ATLANTA -- A hepatitis outbreak in a number of Southern California weight-reduction clinics was caused by contaminated jet guns used to inject human hormones into patients, federal health officials said Thursday.
'This is the first reported outbreak of any disease in which any kind of jet injector has been implicated as the vehicle of transmission,' the national Centers for Disease Control said in its weekly report.
The CDC said the outbreak occurred in 29 weight-reduction clinics throughout Southern California.
The report said 31 cases of hepatitis B were identified among patients at the clinics, most of them from February to November 1985.
'Attendees at the clinics typically received a series of daily parenteral injections of human chorionic gonadotropin (HCG) ... usually given by jet injectors' manufactured by Med-E-Jet Corp., of Cleveland, the CDC said.
'The jet gun is an alternative to inoculation by needle or syringe and is used extensively in vaccination programs in clinics, the military and developing countries,' said Dr. Steve Hadler, chief of Epidemiology Activity in CDC's hepatitis branch.
'Everyone always assumed that jet guns were safe,' Hadler said.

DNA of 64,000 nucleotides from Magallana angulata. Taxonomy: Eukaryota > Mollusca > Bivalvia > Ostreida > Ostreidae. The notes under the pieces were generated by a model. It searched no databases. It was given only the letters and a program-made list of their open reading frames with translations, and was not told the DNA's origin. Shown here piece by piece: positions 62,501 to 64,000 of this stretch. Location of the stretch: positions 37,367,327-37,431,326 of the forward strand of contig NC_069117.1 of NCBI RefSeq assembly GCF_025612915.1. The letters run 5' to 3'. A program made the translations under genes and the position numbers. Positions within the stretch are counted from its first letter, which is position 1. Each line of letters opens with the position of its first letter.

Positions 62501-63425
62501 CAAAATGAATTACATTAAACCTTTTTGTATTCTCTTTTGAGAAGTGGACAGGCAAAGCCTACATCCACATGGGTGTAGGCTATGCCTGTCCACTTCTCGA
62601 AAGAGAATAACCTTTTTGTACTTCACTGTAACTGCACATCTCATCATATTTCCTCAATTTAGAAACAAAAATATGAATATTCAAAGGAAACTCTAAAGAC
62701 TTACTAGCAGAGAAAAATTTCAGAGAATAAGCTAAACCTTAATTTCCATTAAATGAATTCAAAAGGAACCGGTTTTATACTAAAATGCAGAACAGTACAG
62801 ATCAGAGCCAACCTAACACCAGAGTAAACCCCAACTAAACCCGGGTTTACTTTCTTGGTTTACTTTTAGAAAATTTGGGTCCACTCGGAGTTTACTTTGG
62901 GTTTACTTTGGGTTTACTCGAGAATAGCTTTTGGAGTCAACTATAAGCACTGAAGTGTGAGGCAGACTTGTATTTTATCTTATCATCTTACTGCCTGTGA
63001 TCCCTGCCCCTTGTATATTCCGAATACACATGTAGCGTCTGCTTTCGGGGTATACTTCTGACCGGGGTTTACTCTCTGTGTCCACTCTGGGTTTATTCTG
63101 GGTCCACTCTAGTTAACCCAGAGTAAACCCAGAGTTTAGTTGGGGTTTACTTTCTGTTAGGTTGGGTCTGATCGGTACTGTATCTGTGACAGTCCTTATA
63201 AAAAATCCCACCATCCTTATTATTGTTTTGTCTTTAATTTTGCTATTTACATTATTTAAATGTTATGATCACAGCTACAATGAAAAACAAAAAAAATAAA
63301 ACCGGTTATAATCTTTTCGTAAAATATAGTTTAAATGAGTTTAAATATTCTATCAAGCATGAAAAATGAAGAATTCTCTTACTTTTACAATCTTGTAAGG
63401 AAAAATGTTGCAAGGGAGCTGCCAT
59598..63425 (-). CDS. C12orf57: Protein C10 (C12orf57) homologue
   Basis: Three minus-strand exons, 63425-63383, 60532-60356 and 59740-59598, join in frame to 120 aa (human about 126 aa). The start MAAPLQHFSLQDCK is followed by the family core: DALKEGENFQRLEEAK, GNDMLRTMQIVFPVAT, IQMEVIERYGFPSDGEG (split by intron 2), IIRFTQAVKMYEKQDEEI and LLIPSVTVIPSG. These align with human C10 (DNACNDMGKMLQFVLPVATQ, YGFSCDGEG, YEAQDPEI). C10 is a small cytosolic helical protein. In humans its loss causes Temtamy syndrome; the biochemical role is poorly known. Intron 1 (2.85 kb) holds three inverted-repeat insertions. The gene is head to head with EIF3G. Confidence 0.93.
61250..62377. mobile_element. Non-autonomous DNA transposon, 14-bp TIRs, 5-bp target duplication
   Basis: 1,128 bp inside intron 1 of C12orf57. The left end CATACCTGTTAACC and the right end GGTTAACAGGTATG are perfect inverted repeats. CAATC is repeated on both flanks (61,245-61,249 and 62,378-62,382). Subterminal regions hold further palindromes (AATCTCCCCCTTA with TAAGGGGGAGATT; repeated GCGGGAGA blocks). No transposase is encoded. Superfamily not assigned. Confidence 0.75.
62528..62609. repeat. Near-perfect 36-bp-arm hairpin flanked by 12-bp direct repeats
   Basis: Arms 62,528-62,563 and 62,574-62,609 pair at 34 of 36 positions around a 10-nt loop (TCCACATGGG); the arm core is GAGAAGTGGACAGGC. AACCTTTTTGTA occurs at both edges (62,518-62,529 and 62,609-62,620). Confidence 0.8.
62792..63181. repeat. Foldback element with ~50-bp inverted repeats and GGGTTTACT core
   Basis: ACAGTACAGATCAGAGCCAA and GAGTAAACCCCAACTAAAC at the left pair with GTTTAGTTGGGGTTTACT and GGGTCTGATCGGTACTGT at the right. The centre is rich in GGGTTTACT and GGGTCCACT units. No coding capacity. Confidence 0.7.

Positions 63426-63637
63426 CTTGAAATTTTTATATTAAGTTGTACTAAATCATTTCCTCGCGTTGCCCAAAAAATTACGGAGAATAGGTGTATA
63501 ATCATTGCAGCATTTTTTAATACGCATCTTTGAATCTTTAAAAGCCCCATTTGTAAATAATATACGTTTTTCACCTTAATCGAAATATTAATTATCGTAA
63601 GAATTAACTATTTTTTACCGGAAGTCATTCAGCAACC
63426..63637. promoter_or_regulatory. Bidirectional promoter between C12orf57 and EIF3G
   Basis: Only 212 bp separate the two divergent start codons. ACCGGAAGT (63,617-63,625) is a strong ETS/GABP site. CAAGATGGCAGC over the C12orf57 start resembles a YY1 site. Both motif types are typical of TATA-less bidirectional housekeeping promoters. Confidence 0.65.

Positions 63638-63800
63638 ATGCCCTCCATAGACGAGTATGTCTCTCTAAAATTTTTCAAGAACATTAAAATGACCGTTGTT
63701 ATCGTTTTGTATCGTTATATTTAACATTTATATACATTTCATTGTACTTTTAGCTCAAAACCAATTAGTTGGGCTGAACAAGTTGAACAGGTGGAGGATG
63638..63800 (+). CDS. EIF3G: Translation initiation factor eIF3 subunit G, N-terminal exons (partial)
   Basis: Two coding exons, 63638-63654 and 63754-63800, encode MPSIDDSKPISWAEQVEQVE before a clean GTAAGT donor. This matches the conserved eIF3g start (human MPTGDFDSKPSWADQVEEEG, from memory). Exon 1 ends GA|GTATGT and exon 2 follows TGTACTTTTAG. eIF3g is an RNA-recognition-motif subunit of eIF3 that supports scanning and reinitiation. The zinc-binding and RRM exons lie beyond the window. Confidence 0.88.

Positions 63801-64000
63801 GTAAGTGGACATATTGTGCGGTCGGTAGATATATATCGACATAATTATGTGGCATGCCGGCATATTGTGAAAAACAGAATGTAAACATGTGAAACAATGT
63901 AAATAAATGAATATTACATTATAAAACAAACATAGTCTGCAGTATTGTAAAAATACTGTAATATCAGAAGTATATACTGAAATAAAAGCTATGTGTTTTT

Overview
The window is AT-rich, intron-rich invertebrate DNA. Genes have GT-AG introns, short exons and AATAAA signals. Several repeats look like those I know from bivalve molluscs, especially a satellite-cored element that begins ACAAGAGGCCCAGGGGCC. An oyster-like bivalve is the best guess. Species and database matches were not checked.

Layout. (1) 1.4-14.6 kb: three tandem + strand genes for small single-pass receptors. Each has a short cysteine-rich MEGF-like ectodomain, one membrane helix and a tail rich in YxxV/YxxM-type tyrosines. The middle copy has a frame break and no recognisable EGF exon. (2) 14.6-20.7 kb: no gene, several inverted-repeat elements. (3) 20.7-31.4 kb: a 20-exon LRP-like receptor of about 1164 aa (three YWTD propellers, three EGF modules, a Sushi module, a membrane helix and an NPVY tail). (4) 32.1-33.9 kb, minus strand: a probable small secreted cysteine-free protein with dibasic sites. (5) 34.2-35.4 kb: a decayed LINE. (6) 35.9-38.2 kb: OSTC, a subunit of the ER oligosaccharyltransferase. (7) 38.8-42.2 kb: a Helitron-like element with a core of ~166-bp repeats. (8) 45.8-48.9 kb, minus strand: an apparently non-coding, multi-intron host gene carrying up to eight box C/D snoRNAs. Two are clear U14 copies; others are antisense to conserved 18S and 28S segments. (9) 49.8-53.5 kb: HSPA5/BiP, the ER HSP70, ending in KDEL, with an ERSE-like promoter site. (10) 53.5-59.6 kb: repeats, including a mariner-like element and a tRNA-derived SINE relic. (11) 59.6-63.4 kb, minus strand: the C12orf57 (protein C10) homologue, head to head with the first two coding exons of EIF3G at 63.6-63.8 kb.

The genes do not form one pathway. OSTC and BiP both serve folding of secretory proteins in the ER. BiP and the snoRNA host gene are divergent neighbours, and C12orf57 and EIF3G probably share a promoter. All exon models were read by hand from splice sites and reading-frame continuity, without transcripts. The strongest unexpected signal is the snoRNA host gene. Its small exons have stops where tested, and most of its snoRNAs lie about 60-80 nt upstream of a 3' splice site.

Investigation determined, however, that the Med-E-Jet, if contaminated, could transmit hepatitis B when used repeatedly.
The CDC said the Med-E-Jet did not become easily contaminated during actual use. but is difficult to clean because of the makeup of its nozzle.
'To ensure proper decontamination, disassembly and sterilization of the nozzle tip would be necessary,' the report said.
The CDC said the extensive transmission of the hepatitis B infection in the clinic outbreak appears to have resulted from repeated jet gun injections in a number of patients.
'We have to conclude contamination of the jet gun led to transmission,' Hadler said.
Hadler said no trouble has been reported with other jet gun injectors and the problem with Med-E-Jet appears to be in its nozzle tip, which he said was not smooth and had a hard-to-clean trough around it.
The CDC said the investigation indicates a need for further assessments of the possibilities of disease transmission by other types of jet guns.
As a footnote, Hadler said there is no medical evidence that HCG is effective in weight reduction.